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Old 08-01-2019, 12:59 AM   #1
Impureclient
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Any electricians in here?

I have a 160 sq ft space that I need to run a 20 amp fridge, 30 amp wash/dryer, 50 amp stove/oven, 8 amp wall A/C, one 20 amp line to run
about 8-10 receptacles inside and one 20 amp line to run 4 outside receptacles.

That is 148 amps total so a 150 amp main electrical service panel is all I need correct? Should I just get a 200 amp in case I need to add anything
to the outside later or maybe a small plug in 13 amp heater once in a while. The 200 amp panel I'm looking at comes with about $120 worth of free
circuit breakers which makes it actually cheaper than the 100 or 150 ones after buying all the breakers separately.
I'm not seeing why I should buy the 150 amp panel unless I just want to save a little space. Does all that seem right? The fella I was talking to at Lowes
says the 200 amp deal is the way to go.

Also on those two 20 amp lines running all the receptacles, should I just use GFCI on both of those with one on the outside and the other running through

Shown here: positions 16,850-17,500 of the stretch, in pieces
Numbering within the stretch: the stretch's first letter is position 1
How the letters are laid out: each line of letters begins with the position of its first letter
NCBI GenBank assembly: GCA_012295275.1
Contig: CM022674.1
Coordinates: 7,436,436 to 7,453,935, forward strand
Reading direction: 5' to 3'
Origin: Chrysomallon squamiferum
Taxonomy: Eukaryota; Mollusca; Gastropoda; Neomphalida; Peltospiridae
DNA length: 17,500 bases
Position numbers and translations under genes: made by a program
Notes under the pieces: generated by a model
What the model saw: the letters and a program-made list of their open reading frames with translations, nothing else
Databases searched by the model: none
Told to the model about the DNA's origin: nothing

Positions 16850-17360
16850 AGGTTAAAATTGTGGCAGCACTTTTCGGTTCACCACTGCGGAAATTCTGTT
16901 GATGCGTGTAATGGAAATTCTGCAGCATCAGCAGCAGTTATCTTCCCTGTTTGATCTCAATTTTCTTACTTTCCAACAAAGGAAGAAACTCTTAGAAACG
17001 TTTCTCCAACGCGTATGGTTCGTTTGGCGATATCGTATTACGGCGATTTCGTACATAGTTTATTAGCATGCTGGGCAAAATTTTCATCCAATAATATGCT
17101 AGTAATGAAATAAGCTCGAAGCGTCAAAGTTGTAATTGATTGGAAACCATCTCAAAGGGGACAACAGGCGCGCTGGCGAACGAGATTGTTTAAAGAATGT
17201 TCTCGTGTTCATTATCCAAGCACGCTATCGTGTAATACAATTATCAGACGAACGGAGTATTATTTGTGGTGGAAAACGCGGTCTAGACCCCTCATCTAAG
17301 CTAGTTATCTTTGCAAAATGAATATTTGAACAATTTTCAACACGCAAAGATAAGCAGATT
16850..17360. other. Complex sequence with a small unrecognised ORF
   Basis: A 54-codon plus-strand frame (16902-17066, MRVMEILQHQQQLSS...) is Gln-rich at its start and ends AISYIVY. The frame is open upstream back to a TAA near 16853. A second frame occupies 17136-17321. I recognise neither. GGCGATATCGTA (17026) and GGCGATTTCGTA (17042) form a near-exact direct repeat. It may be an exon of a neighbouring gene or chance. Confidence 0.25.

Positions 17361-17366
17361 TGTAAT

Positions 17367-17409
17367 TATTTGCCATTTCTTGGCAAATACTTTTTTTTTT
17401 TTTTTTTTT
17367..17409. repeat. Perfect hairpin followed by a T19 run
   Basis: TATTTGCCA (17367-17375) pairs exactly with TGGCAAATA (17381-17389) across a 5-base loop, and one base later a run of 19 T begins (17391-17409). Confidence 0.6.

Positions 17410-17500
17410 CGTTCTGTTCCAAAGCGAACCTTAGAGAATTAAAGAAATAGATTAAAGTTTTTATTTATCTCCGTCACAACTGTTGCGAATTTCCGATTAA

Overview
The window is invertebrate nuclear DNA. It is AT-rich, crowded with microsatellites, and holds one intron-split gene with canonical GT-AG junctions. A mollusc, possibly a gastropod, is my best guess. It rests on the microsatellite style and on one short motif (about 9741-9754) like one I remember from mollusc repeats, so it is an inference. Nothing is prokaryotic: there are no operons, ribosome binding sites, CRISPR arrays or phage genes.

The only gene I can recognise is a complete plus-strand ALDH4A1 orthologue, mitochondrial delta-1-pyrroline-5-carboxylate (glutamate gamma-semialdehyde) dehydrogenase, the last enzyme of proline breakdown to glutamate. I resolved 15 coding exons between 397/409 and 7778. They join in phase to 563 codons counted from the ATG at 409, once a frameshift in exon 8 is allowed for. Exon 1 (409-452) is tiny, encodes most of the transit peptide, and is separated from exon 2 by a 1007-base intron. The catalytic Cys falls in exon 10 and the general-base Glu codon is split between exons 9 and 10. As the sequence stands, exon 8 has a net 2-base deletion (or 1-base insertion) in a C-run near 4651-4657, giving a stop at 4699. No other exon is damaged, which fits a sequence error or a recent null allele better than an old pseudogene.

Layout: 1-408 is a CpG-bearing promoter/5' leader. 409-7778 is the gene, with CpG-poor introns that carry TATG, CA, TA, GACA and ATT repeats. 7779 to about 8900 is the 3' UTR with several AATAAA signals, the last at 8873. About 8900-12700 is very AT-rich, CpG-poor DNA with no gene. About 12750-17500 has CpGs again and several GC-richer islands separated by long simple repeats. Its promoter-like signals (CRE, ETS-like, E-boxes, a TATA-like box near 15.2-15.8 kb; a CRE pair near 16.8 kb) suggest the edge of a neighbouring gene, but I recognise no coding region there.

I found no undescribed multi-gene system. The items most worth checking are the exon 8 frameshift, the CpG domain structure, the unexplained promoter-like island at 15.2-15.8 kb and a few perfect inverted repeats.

bathroom/kitchen/rest of inside? Or should I run the outside ones and then the kitchen/bath ones all on one GFCI breaker and then the rest of the 8 or so
lines inside on one regular circuit breaker?
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Old 08-01-2019, 01:20 AM   #2
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what kind of fridge is this that consumes a full 20A?

and code requires 2-20A kitchen small appliance circuits (normally the fridge is on one of these two circuits), as well as 1 dedicated 20A bathroom outlet circuit. all kitchen, bath, and exterior circuits are required to be gfci protected. the kitchen and bath circuits cannot serve another room, or the outside outlets.

is this a main panel or a sub panel?
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Old 08-01-2019, 01:24 AM   #3
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I think you should hire an electrician. No joke.

You don't add up the amps of the breakers to get the total size of the panel. You analyze the actual peak load you'll see. You're going to run all that shit at once? I doubt it.

Going to a bigger panel is fine. You just need bigger wires feeding the panel, unless you downsize the main breaker.

As for how to run things, I'd look at code.
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Old 08-01-2019, 01:31 AM   #4
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I just guessed on the fridge. It's only a small 10.1 cu ft one that will be used. Something like this: https://www.homedepot.com/p/Magic-Ch...00WE/302245066